Intercambios: Cross-disciplinary, Cross-cultural, and Cross-language Experiences Studying the Placenta on Exchange in Brazil

I wrote this writeup at the request of my supervisor to promote the work I am doing on exchange in Brazil.

On Exchange

I am passionate about and committed to research that moves between, beyond, and across disciplinary boundaries, particularly those that seem, to me, to be the most fortified: ones that divide the sciences from the social sciences. In my case, I work to traverse divides between sociology and reproductive biology, a project that has brought me, much to my surprise, to Campinas, Sao Paulo, Brazil. As a PhD candidate in the Department of Sociology at Queen’s University, I am currently participating in a research exchange at the Universidade Estadual de Campinas (UNICAMP). Having arrived over one month ago, I can attest to the richness of the invaluable experiences I have gained here in Brazil and am pleased to report on the exciting research I am conducting.

Dr. B. Anne Croy, Queen’s biologist and Canada Research Chair, Dr. Aureo Yamada, her longtime collaborator and UNICAMP biologist, and co-applicants and Queen’s researchers Dr. Charles Graham, Dr. Chandrakant Tayade, Dr. Myra J. Hird, and Dr. Graeme Smith, received a grant to create a research exchange project for their PhD students from a program established last year by the Canadian and Brazilian governments and administered by Foreign Affairs and International Trade Canada (DFAIT) and Coordenação de Aperfeiçoamento de Pessoal de Nível Superior (CAPES). Though focusing primarily on reproductive sciences and especially on using mouse models to study pregnancy, Dr. Croy and Dr. Yamada invited me, on the suggestion of my supervisor Dr. Myra J. Hird in the Department of Sociology, to participate in the exchange. When I eagerly agreed, they asked me to plan a research project for a 6 month stay in Brazil.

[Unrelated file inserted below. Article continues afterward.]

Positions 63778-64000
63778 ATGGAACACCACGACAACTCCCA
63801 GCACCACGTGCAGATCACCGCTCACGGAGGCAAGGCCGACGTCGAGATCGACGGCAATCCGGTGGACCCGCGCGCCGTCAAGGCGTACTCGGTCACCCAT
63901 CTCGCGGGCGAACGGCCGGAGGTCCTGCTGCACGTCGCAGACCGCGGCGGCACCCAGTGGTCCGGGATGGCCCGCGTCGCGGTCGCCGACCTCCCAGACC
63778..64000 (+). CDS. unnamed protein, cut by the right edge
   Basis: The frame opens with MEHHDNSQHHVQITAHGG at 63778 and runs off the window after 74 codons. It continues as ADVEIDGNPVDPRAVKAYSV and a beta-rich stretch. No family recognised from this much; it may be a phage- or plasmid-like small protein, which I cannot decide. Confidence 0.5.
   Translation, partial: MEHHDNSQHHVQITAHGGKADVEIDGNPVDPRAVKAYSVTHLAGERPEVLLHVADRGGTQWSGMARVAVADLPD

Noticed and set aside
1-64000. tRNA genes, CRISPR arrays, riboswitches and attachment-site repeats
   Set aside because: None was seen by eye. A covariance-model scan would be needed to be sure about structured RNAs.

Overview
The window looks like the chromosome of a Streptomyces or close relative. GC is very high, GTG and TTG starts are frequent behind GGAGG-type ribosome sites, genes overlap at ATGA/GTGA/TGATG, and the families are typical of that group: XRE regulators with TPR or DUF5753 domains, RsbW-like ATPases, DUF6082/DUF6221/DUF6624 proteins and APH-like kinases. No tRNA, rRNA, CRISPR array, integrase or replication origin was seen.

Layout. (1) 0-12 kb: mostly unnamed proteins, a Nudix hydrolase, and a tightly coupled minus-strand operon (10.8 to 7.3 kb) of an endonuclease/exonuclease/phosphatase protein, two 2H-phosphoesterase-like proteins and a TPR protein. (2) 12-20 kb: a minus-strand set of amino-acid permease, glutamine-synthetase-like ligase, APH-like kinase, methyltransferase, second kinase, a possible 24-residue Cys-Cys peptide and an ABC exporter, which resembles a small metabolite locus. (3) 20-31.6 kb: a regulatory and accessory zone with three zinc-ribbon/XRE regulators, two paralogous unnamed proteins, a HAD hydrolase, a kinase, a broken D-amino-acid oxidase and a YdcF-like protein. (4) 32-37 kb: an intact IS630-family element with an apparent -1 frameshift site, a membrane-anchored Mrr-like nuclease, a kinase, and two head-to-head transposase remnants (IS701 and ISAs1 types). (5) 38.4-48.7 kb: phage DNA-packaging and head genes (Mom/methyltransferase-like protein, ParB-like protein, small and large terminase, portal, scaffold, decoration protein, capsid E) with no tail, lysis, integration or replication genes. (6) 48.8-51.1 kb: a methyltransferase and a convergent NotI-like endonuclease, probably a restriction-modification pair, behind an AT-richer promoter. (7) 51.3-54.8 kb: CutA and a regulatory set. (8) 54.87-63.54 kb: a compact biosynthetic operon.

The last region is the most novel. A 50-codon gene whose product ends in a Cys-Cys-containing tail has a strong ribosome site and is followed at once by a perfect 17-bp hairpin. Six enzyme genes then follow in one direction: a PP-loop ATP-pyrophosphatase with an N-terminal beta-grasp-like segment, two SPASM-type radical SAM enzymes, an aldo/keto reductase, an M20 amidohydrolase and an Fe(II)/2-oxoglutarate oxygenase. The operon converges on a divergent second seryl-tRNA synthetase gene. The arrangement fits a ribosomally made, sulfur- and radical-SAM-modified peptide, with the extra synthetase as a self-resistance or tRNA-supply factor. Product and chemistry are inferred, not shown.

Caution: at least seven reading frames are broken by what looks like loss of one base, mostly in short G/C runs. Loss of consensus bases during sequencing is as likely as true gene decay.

Current Research

As a sociologist I study science, and specifically, I study placenta science. It may be surprising to learn that the placenta has a prolific life in science. Of course, the placenta is studied extensively in reproductive biology, since it is central to pregnancy and can be highly determinative of pregnancy outcomes. Yet the placenta is also convenient to study in fields beyond reproductive biology, because the tissue is large, widely available, often considered “waste,” and has many interesting and diverse properties. It has a wide variety of scientific applications in many fields including immunology, cancer research, toxicology, and tissue engineering. Because of this, placentas are regularly collected in hospitals around the world and utilized in scientific experiments. All of my research is concerned with the practices of placental donation, collection, and use in science.